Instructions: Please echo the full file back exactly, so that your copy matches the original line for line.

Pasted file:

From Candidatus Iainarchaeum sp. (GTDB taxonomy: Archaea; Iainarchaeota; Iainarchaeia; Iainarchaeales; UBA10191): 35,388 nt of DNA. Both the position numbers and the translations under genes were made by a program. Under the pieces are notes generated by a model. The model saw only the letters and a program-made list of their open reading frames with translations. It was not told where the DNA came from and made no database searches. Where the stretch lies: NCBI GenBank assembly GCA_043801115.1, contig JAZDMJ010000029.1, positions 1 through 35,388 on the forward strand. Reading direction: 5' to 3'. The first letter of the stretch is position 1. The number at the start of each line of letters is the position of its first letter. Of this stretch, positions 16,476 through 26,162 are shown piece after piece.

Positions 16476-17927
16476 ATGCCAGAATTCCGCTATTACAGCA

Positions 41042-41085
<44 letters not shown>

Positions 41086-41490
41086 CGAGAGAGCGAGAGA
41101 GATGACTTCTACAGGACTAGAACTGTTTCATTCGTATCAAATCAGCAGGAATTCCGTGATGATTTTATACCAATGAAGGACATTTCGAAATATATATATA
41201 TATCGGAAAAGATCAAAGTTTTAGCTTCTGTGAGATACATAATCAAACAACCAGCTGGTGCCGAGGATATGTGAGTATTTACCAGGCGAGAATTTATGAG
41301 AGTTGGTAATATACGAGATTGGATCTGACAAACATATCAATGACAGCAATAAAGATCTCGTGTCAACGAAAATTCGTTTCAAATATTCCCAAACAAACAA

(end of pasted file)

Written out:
From Candidatus Iainarchaeum sp. (GTDB taxonomy: Archaea; Iainarchaeota; Iainarchaeia; Iainarchaeales; UBA10191): 35,388 nt of DNA. Both the position numbers and the translations under genes were made by a program. Under the pieces are notes generated by a model. The model saw only the letters and a program-made list of their open reading frames with translations. It was not told where the DNA came from and made no database searches. Where the stretch lies: NCBI GenBank assembly GCA_043801115.1, contig JAZDMJ010000029.1, positions 1 through 35,388 on the forward strand. Reading direction: 5' to 3'. The first letter of the stretch is position 1. The number at the start of each line of letters is the position of its first letter. Of this stretch, positions 16,476 through 26,162 are shown piece after piece.

Positions 16476-17927
16476 ATGCCAGAATTCCGCTATTACAGCA

Positions 41042-41085
<44 letters not shown>

Positions 41086-41490
41086 CGAGAGAGCGAGAGA
41101 GATGACTTCTACAGGACTAGAACTGTTTCATTCGTATCAAATCAGCAGGAATTCCGTGATGATTTTATACCAATGAAGGACATTTCGAAATATATATATA
41201 TATCGGAAAAGATCAAAGTTTTAGCTTCTGTGAGATACATAATCAAACAACCAGCTGGTGCCGAGGATATGTGAGTATTTACCAGGCGAGAATTTATGAG
41301 AGTTGGTAATATACGAGATTGGATCTGACAAACATATCAATGACAGCAATAAAGATCTCGTGTCAACGAAAATTCGTTTCAAATATTCCCAAACAAACAA